Charlie Watts, RIP

Here’s an obit from Variety. I’m sure in the next few days we’ll see many more.

He was one of the best drummers, in rock or outside it, and equally, the coolest drummer in rock by far. He dressed for the job he wanted, and the job he had.

And while there are any number of performances of his to list as the best, here’s my personal favorite, from “Start Me Up,” where the initial snare hit is as iconic as the opening guitar riff. It all works exactly as it should, and Watts makes a magnificently on-point drum performance look like no big deal. It’s a big deal, folks. Behind the preening of Jagger in the video is Watts’ rock-solid beat. You couldn’t have the first without the second.

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— JS

By John Scalzi

I enjoy pie.

19 replies on “Charlie Watts, RIP”

Watts consistently sits just behind the beat in so many Rolling Stones songs. He didn’t clutter up the empty space, generally leaving the guitar front and center, because when you’ve got Keith Richards in your band, that’s the clear choice. But while his playing was extraordinarily musical, that musicality was never showy. Take that first snare hit in Start Me Up, for example: it’s on the “one,” kicking things off in an unexpected, counter-intuitive, but utterly simple single beat. I don’t think he comes back to that move again for the rest of the song, because why would he? And by the second four-bar phrase, things have settled into the groove we know and love. It’s spot on.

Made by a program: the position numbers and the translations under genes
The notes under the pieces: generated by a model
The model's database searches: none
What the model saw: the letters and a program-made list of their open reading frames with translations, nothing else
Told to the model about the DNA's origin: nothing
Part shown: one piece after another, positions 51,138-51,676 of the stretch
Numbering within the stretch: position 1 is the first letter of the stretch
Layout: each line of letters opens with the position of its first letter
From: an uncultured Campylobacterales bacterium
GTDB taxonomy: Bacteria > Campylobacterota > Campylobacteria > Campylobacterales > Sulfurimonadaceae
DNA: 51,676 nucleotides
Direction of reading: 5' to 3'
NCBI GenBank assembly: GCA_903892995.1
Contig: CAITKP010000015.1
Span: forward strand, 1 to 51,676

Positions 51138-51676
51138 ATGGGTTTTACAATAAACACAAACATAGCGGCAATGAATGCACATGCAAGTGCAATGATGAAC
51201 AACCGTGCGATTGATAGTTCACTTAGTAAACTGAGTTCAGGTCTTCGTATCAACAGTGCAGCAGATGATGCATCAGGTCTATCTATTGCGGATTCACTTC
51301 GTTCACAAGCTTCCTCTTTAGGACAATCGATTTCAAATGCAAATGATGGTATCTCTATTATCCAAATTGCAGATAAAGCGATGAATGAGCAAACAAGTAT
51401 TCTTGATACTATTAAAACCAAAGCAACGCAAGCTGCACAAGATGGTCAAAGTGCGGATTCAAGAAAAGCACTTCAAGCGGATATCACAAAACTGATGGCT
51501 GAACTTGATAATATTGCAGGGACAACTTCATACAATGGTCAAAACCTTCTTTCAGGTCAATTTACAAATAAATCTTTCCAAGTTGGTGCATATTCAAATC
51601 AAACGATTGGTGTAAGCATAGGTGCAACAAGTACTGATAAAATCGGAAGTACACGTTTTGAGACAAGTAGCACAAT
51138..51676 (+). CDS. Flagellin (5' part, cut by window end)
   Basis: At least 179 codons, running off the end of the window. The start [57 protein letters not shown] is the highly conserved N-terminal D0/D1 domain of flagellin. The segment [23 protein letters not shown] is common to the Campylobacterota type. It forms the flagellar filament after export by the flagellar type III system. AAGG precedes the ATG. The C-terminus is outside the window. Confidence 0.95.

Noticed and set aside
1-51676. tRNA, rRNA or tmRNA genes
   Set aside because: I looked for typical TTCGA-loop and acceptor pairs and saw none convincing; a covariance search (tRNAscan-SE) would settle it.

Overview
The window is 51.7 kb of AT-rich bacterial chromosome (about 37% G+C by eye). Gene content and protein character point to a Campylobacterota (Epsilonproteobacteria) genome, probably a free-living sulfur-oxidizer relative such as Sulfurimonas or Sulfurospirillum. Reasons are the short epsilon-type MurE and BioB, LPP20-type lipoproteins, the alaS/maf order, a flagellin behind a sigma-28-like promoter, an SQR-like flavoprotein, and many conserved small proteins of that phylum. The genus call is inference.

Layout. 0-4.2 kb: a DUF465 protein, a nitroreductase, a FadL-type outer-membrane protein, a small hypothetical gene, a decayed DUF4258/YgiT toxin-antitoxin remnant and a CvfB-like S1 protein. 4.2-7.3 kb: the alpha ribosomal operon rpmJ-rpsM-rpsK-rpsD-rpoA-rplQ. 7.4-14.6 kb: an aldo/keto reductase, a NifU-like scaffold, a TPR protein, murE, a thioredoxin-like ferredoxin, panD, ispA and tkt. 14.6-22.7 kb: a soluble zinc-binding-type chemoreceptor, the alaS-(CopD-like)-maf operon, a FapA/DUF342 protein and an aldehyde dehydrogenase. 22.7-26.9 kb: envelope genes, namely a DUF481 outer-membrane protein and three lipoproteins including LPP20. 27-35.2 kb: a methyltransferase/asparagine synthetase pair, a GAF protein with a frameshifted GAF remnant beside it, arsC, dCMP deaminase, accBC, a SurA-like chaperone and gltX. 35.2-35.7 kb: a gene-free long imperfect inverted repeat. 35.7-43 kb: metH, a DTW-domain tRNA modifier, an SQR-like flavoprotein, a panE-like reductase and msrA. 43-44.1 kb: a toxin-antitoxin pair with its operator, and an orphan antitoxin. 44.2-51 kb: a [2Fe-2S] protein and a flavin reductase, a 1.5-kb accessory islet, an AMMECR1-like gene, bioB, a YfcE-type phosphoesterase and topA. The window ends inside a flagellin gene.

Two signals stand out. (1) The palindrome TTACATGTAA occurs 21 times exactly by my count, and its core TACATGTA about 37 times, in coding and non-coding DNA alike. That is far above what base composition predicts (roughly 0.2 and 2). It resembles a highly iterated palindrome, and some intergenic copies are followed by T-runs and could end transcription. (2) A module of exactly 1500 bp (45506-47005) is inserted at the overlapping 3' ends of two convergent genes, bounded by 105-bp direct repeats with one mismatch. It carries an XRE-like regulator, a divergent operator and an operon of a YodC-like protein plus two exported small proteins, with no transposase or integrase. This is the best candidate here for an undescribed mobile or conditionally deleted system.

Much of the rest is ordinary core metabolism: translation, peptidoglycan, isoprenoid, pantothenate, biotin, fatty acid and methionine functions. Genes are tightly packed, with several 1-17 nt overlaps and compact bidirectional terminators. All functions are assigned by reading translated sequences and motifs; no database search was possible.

I’m self described as ‘musically challenged’ but really gets to me is that Charlie Watts and the Rolling Stones were contemporaries of the Beatles. One had their decade of everlasting fame, the other is still touring and expected to be immortal.

My opinion: the very best thing about Start Me Up is the repeated line “You make a grown man cry,” which I thought was all too appropriate in the theme song for Windows 95.

The Stones performed during lockdown on British TV. Charlie didn’t have a drum kit where he was, but was there on his webcam, eyes closed, keeping perfect time to the backing track on an imaginary set and obviously having the time of his life. He will be sorely missed.

Watts, first and foremost a jazz drummer, once told an interviewer that his performance on Sympathy for the Devil was inspired by Kenny Clarke’s performance on Art Blakey’s A Night in Tunisia.

See what you think.

One time, Mick Jagger woke Charlie in the middle of the night, screaming down the phone at him “Where’s my fucking drummer?”

So Charlie got up, washed, shaved, put on a suit and tie and a pair of freshly polished shoes, then walked to Mick’s place. Upon the door being opened, Charlie punched the face, said “Don’t ever call me ‘your drummer’ again. You’re my fucking singer”, and went home.


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